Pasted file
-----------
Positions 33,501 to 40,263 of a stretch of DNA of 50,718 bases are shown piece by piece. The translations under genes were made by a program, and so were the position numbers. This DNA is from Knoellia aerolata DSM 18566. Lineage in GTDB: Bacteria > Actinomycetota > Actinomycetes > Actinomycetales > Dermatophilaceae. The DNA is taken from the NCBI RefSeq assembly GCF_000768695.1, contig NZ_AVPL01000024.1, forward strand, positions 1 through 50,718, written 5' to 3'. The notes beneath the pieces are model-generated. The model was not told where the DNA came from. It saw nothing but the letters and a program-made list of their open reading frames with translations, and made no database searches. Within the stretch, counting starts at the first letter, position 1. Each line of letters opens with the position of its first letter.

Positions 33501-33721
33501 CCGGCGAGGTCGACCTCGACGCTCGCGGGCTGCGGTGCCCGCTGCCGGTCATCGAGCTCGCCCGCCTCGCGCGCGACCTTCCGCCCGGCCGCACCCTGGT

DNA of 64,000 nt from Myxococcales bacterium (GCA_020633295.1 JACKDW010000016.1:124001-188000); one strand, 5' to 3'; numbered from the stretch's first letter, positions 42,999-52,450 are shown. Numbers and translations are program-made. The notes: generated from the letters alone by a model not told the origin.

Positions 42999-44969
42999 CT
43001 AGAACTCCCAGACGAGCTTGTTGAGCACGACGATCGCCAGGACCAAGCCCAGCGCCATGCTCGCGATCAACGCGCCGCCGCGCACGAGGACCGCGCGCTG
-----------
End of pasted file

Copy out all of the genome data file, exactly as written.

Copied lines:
Positions 33,501 to 40,263 of a stretch of DNA of 50,718 bases are shown piece by piece. The translations under genes were made by a program, and so were the position numbers. This DNA is from Knoellia aerolata DSM 18566. Lineage in GTDB: Bacteria > Actinomycetota > Actinomycetes > Actinomycetales > Dermatophilaceae. The DNA is taken from the NCBI RefSeq assembly GCF_000768695.1, contig NZ_AVPL01000024.1, forward strand, positions 1 through 50,718, written 5' to 3'. The notes beneath the pieces are model-generated. The model was not told where the DNA came from. It saw nothing but the letters and a program-made list of their open reading frames with translations, and made no database searches. Within the stretch, counting starts at the first letter, position 1. Each line of letters opens with the position of its first letter.

Positions 33501-33721
33501 CCGGCGAGGTCGACCTCGACGCTCGCGGGCTGCGGTGCCCGCTGCCGGTCATCGAGCTCGCCCGCCTCGCGCGCGACCTTCCGCCCGGCCGCACCCTGGT

DNA of 64,000 nt from Myxococcales bacterium (GCA_020633295.1 JACKDW010000016.1:124001-188000); one strand, 5' to 3'; numbered from the stretch's first letter, positions 42,999-52,450 are shown. Numbers and translations are program-made. The notes: generated from the letters alone by a model not told the origin.

Positions 42999-44969
42999 CT
43001 AGAACTCCCAGACGAGCTTGTTGAGCACGACGATCGCCAGGACCAAGCCCAGCGCCATGCTCGCGATCAACGCGCCGCCGCGCACGAGGACCGCGCGCTG